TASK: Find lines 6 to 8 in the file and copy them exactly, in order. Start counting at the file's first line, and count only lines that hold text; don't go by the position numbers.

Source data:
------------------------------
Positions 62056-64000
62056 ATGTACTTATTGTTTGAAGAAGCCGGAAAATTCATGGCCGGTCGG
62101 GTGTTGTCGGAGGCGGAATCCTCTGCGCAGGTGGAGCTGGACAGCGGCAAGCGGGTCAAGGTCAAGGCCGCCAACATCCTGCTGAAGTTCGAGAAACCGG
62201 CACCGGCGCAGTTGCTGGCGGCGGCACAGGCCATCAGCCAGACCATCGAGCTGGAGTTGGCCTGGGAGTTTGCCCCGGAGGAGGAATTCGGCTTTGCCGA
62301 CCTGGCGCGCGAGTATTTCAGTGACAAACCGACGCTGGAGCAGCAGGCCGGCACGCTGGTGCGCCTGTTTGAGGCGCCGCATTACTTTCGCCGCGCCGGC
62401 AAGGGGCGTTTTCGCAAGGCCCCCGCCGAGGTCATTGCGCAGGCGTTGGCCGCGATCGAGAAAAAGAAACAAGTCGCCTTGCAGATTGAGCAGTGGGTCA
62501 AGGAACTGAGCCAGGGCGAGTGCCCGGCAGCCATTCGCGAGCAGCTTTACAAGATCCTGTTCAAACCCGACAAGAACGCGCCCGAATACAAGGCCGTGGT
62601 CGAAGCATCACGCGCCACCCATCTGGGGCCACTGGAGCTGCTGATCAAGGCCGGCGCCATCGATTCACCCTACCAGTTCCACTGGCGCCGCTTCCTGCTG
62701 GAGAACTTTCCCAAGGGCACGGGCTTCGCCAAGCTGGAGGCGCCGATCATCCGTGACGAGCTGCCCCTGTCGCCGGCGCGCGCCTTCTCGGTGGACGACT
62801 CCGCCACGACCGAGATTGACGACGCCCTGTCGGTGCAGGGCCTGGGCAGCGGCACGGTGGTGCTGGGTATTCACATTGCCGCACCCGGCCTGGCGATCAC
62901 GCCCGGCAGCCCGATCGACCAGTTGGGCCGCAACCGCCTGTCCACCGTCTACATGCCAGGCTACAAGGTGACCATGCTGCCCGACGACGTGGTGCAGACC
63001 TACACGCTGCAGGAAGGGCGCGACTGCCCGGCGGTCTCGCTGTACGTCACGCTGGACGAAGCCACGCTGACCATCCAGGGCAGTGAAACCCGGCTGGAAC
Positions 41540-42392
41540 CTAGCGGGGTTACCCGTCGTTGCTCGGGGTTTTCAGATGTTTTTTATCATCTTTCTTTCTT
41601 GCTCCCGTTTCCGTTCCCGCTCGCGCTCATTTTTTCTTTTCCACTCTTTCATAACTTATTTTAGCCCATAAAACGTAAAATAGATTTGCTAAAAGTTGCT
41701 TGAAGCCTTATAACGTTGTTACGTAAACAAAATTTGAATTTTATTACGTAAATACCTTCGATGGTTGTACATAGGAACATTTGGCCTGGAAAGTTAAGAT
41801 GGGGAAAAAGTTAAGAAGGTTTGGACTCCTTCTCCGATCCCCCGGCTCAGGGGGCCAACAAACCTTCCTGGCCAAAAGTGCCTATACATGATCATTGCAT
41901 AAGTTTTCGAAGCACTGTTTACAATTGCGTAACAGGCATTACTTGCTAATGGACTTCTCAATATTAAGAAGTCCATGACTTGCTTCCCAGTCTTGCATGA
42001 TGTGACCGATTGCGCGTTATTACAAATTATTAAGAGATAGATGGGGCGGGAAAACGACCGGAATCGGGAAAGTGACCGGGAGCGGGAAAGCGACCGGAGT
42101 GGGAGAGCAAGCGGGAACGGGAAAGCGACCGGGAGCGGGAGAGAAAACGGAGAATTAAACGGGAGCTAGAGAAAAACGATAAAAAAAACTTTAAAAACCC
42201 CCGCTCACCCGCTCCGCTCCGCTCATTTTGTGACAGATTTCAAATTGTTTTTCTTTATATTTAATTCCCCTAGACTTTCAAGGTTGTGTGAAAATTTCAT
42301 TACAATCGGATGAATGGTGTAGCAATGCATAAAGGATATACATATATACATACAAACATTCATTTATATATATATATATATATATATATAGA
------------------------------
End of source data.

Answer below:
62401 AAGGGGCGTTTTCGCAAGGCCCCCGCCGAGGTCATTGCGCAGGCGTTGGCCGCGATCGAGAAAAAGAAACAAGTCGCCTTGCAGATTGAGCAGTGGGTCA
62501 AGGAACTGAGCCAGGGCGAGTGCCCGGCAGCCATTCGCGAGCAGCTTTACAAGATCCTGTTCAAACCCGACAAGAACGCGCCCGAATACAAGGCCGTGGT
62601 CGAAGCATCACGCGCCACCCATCTGGGGCCACTGGAGCTGCTGATCAAGGCCGGCGCCATCGATTCACCCTACCAGTTCCACTGGCGCCGCTTCCTGCTG